Michigan lawmakers consider banning sale of vaping products to minors


  • Vaping 360 / Creative Commons

Supporters are speaking out this week in favor of a pair of controversial anti-vaping bills — with opponents saying they don't go far enough.

Senate Bills 106 and 155 would ban the sale of e-cigarettes and vaping products to minors and impose fines of up to $2,500 on retailers who violate the law. Rep. Isaac Robinson, D-Detroit, is behind the ban, and noted the law applies to more than just liquid nicotine.

"All types of substances including marijuana, any dangerous chemicals that can be put in these devices, they are going to be taken out of the hands of kids," Robinson says.

The bills already have passed the state Senate and were voted out of the House Judiciary Committee. Next, they need a vote in the full state House of Representatives.

In the past, Gov. Gretchen Whitmer's administration has questioned the bills, preferring to include a provision to define and tax vaping products as a tobacco delivery system.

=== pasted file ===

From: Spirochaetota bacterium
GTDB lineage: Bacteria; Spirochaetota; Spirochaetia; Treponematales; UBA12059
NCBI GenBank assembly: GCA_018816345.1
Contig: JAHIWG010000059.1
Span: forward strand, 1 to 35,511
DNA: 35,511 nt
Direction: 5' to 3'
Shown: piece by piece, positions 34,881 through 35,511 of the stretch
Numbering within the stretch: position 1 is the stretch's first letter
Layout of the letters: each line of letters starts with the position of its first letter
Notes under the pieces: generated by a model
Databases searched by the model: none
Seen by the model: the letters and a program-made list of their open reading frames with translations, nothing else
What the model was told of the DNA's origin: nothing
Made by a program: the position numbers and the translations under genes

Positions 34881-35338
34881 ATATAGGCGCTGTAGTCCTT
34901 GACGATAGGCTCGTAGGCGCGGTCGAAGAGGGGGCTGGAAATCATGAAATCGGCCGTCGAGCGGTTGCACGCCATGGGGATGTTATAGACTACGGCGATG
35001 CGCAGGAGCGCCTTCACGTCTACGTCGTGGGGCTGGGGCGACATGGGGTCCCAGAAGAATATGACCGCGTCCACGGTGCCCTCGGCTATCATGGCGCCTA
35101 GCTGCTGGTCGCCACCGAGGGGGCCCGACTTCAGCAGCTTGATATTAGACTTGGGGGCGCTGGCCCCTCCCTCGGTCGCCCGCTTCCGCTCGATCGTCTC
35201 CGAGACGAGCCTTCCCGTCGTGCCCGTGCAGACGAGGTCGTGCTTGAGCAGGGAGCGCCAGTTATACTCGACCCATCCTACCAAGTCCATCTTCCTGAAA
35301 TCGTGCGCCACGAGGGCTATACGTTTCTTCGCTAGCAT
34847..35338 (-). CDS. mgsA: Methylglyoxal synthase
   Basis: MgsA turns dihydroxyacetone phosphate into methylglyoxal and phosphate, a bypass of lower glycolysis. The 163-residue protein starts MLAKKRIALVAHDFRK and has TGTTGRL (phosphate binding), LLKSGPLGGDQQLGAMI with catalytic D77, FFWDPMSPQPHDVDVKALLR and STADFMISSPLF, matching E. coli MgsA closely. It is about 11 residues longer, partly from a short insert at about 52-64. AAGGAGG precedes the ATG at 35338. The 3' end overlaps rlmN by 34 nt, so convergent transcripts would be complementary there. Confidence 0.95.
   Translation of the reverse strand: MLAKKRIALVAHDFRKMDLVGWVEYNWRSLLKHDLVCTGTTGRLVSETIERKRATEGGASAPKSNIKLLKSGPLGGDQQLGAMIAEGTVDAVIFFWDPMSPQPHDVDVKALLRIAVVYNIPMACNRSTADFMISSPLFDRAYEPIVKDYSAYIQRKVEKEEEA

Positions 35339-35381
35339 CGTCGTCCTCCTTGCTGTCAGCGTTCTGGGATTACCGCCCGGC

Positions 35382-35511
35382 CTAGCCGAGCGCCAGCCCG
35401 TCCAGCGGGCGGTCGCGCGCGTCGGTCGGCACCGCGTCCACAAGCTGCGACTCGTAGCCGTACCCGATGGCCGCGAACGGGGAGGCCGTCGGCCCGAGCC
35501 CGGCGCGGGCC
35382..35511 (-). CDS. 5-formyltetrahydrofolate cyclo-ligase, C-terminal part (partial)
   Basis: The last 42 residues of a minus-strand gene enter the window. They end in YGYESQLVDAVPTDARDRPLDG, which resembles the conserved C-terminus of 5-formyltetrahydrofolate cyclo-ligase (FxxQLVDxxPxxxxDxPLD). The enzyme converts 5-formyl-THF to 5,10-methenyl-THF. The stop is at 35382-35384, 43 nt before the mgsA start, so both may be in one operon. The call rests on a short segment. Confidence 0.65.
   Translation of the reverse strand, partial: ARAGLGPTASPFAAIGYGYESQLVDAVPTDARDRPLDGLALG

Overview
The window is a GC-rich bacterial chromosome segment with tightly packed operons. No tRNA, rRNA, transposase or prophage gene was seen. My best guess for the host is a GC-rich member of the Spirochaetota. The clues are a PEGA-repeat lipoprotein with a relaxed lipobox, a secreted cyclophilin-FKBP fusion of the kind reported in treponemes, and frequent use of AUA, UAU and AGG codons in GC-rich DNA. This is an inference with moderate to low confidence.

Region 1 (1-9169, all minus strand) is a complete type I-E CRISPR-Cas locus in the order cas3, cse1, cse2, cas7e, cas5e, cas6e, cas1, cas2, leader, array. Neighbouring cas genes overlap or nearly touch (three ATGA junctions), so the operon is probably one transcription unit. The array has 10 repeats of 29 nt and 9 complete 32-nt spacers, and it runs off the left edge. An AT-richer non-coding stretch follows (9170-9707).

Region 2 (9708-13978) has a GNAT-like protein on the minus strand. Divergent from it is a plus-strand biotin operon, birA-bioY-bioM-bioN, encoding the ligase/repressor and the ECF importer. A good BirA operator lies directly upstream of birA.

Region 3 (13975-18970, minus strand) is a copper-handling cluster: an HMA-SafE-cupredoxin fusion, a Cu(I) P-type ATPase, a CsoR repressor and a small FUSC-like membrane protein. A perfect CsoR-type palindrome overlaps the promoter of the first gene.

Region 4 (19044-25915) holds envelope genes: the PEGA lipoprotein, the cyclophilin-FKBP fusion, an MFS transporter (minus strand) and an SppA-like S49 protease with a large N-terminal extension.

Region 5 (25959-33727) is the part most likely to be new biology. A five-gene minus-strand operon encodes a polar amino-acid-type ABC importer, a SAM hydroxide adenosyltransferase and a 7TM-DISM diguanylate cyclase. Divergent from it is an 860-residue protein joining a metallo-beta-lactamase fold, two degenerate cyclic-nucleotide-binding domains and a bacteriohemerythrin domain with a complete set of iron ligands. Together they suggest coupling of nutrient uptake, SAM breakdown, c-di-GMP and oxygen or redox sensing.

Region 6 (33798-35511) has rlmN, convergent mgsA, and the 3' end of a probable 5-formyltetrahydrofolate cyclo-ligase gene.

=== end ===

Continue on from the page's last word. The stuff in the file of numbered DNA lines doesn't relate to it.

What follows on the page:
Robinson said that discussion should come later — and added these bills have attracted support from the vaping industry as well as from some in the addiction-treatment community — and would bring Michigan in line with other states.

"Michigan is the only state out of 50 that currently does not have regulation at the state level banning the sale of e-cigarettes and vapor products to minors," he says.

The bills also would fine minors who attempt to buy vaping products up to $50 for the first offense, and require them to attend a health program on the dangers of vaping or do community service.

Stay on top of Detroit news and views. Sign up for our weekly issue newsletter delivered each Wednesday.

We welcome readers to submit letters regarding articles and content in Detroit Metro Times. Letters should be a minimum of 150 words, refer to content that has appeared on Detroit Metro Times, and must include the writer's full name, address, and phone number for verification purposes. No attachments will be considered. Writers of letters selected for publication will be notified via email. Letters may be edited and shortened for space.

Email us at letters@metrotimes.com.

Detroit Metro Times works for you, and your support is essential.

Our small but mighty local team works tirelessly to bring you high-quality, uncensored news and cultural coverage of Detroit and beyond.

Unlike many newspapers, ours is free – and we'd like to keep it that way, because we believe, now more than ever, everyone deserves access to accurate, independent coverage of their community.

Whether it's a one-time acknowledgement of this article or an ongoing pledge, your support helps keep Detroit's true free press free.